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  • Writer's pictureBryan Norcross

Non-tropical system (#90L) in the Atlantic less likely to add to the 2023 hurricane-season list


The large non-tropical low-pressure system we have been following in the Central Atlantic is now officially labeled Invest #90L. This allows the National Hurricane Center to run additional analysis products on the system – that is, to “investigate” it. The result is that it now appears less likely the low will take on some tropical properties and potentially get named Vince.



The low-pressure center has separated from the fronts as forecast, but that’s only the first step. Organized thunderstorms have to wrap around the circulation for it to be considered to have tropical characteristics. If that were to happen, the system would first be designated a Subtropical Depression or possibly Subtropical Storm Vince if the winds were 40 mph or higher. Subtropical means it has properties of both a non-tropical and a tropical system.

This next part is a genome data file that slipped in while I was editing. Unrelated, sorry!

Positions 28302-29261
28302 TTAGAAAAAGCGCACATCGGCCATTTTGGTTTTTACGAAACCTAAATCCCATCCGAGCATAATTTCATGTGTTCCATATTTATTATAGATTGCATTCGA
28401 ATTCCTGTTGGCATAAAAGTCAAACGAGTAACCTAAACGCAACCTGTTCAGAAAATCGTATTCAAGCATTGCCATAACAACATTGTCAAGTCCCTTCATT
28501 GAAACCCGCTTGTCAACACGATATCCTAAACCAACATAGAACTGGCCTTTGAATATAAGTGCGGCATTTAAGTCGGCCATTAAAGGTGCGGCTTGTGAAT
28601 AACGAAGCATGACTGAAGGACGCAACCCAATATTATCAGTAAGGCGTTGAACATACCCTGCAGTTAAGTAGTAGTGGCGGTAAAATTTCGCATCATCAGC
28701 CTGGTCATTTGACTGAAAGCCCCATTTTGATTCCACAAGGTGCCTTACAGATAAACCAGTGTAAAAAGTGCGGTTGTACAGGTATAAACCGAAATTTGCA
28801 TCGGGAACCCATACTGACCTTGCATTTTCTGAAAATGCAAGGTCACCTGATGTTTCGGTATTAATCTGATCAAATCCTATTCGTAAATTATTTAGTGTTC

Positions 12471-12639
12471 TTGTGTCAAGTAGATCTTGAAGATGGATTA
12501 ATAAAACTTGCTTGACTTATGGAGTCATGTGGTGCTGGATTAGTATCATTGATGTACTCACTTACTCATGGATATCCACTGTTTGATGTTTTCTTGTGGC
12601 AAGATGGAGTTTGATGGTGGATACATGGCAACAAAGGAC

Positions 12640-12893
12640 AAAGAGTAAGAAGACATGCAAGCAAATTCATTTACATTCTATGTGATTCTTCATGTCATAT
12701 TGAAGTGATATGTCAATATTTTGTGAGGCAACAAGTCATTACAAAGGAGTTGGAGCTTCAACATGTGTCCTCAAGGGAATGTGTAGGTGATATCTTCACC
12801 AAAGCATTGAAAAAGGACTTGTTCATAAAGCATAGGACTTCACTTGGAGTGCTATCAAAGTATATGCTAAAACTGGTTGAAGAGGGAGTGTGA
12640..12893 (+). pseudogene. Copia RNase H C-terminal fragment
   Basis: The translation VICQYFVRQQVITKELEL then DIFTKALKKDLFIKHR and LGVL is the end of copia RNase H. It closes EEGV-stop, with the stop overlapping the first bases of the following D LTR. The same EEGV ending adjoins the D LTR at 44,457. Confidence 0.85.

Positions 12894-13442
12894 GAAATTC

The upper-level winds over the system are forecast to become increasingly hostile, and the atmosphere is on the dry side, which are both inhibiting factors for development. As a result of the latest analysis, the National Hurricane Center now has the odds as low that the system will take on tropical characteristics.


In any case, the low is heading toward the Azores – Portuguese islands in the northeast Atlantic. It will pass through the islands on the way to the cold North Atlantic late tomorrow and Sunday.


This is likely the last hurrah for hurricane season. Nothing else is in the pipeline before the official end next week.

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